Lord, keep us faithful to your Word! On October 31, 1517—498 years ago—a Roman Catholic monk named Martin Luther nailed 95 Theses to the door of the Castle Church in Wittenberg, Germany. Luther, in an effort to reform, the church, actually sparked a movement that would rise up into a revolution against the church. The 95 points which he nailed to the door were doctrinal points in which the church had fallen away from the Word of God. He pointed out that the church’s sole responsibility is to remain faithful to the Word of God—something which the church during his time had forgotten.
Today, in our celebration of the Festival of the Lutheran Reformation of the Church, we emphasize the true Church’s unfailing reliance on the Word of God and unflinching testimony to it in the face of persecution. Jesus promised to pour out his Spirit on the Church that we might be God’s mouthpiece even before kings. Today the Church prays that the Lord give us the strength to be faithful and the peace of knowing our lives are safe in his hands.
The service that we follow today is an adaptation of the Deutche Messe, authored by Martin Luther in 1526. The hymns of the liturgy (most written by Luther) will give you a feel for what Lutherans heard and sang almost 500 years ago as they worshiped the same Savior who gathers with us. While the settings may be somewhat unfamiliar and difficult to sing, the words teach the Scriptures beautifully. This service was the basis for many Lutheran orders of service over the past generations. You will, undoubtedly, find the general flow of the service to be rather familiar.
Divine Service ~ October 23, 2016 ~ The Festival of St. James of Jerusalem, Brother of Our Lord and Martyr
On October 23, the Church celebrates the Festival of St. James of Jerusalem, Brother of Jesus and Martyr. St. James of Jerusalem (or "James the Just") is referred to by St. Paul as "the Lord's brother" (Galatians 1:19). Some modern theologians believe that James was a son of Joseph and Mary and, therefore, a biological brother of Jesus. But throughout most of the Church (historically, and even today), Pauls' term "brother" is understood as "cousin" or "kinsman," and James is thought to be the son of a sister of Joseph or Mary who was widowed and had come to live with them. Along with the other relatives of our Lord (except his mother), James did not believe in Jesus until after his resurrection (John 7:3-5; 1 Corinthians 15:7). After becoming a Christian, James was elevated to a position of leadership within the earliest Christian community. Especially following St. Peter's departure from Jerusalem, James was recognized as the bishop of the Church in that holy city (Acts 12:17; 15:12ff.). According to the historian Josephus, James was martyred in AD 62 by being stoned to death by the Sadducees. James authored the Epistle in the New Testament that bears his name. In it, he exhorts his readers to remain steadfast in the one true faith, even in the face of suffering and temptation, and to live by faith the life that is in Christ Jesus. Such a faith, he makes clear, is a busy and active thing, which never ceases to do good, to confess the Gospel by words and actions, and to stake its life, both now and forever, in the cross.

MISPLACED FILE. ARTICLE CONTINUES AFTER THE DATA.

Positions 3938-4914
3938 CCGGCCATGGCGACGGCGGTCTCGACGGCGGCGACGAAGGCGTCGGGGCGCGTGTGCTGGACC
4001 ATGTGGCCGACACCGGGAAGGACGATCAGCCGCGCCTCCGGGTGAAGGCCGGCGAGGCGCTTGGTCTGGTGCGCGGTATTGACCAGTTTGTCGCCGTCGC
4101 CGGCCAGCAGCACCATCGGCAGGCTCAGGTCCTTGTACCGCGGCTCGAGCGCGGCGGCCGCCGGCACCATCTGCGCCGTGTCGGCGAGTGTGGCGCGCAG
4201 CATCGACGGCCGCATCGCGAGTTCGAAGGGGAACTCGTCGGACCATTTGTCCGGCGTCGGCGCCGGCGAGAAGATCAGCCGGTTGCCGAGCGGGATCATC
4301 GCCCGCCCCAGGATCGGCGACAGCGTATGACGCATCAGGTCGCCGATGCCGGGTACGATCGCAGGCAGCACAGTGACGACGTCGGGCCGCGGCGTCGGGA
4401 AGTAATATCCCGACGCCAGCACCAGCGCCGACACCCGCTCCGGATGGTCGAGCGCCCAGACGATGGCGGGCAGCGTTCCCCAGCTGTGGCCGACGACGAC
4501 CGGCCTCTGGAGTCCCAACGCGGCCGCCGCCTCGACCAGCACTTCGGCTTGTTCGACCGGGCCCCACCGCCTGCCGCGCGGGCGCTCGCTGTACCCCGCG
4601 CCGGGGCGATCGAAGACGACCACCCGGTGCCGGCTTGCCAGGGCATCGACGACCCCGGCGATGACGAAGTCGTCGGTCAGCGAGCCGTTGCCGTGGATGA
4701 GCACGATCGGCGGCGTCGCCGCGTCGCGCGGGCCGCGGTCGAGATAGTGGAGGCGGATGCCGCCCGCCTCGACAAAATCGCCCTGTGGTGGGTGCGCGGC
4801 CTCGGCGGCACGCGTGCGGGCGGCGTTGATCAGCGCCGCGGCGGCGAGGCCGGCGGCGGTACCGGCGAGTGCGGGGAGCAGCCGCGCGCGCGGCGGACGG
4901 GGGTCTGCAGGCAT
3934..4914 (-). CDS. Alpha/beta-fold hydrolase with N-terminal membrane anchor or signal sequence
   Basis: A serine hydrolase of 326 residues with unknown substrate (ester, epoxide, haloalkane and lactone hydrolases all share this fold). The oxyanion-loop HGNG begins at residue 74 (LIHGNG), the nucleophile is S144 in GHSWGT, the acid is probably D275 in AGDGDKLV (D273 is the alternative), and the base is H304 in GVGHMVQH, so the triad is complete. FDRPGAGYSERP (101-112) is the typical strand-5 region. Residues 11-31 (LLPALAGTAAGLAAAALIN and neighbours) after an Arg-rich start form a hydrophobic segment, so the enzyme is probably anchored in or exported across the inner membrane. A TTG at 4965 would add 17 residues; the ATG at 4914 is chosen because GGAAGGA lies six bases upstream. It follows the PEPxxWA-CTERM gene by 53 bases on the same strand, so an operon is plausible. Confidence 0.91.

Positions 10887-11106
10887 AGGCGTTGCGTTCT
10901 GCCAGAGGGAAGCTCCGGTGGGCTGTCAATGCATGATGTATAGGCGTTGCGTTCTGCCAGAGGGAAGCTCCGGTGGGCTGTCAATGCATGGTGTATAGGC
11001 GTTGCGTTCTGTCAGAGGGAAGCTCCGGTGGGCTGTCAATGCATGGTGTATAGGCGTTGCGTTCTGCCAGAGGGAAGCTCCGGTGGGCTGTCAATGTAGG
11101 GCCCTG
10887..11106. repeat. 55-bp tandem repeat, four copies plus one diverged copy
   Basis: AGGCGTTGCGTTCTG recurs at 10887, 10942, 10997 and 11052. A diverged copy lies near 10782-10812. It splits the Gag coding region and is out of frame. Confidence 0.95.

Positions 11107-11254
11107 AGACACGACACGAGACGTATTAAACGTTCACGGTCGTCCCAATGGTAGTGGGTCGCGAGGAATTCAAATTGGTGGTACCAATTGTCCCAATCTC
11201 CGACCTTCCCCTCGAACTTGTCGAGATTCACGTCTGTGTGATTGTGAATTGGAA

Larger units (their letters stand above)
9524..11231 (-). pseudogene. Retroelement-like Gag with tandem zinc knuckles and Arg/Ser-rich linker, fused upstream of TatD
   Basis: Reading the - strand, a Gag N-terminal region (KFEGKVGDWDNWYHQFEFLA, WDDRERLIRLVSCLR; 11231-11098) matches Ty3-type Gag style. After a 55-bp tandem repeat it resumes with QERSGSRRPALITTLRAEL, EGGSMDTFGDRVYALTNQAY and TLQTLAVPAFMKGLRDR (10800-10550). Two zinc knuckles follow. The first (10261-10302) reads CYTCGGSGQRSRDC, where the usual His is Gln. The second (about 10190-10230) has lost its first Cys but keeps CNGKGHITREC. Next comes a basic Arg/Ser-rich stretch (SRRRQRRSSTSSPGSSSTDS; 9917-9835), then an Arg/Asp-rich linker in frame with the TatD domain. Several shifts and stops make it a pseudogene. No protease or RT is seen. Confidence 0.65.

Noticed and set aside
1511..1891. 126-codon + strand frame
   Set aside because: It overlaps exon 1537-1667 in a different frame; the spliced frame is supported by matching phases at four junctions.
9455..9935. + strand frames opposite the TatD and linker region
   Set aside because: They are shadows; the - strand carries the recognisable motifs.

The persistent widow was determined: she would receive justice, even from a corrupt judge. Her determination kept her begging for justice day after day. In the end she received her due even from a judge with no fear of God and no respect for his fellow man. Learn a lesson in prayerful persistence: How much more will our heavenly Father work justice and bring deliverance to those determined in prayer!
The Living God repeatedly works in the strangest of ways and with the strangest of objects for his loving and gracious activity. In a time of history when everyone was doing what was right in his own eyes, the LORD moved world, regional and local events to fit together so that Ruth, a Moabitess, would get a new god. She was turned from her old, dead gods and, by the grace of God, confessed her new LORD. The thin, blood-red line of the Promise included even her and then was passed on through her. Grace upon grace.
You had old gods, too. You are repeatedly pulled to bow to those old gods when your heart is troubled by what you see or don't see, by what you hear or don't hear, by what you feel or don't feel. But, by the grace of God, the LORD moved world, regional and local events to fit together so that you got a new god, one who buried you and who make you alive in Christ Jesus—this He promises! So, to hell with your silly feelings and sensory perceptions that seem to portray another kind of god is in charge! The Word prevails. Jesus died. Jesus rose. Jesus continues to rule all things for the good of His body, the Church. Listen! And speak such power into the hearts of those who are troubled within earshot of you!
It is the believer’s duty to abstain from sin, give forgiveness, and serve our neighbor. It is a privilege to do our duty as Christians, but we are weak. The Church, therefore, prays that God would make us ready to do with a cheerful heart that which pleases him.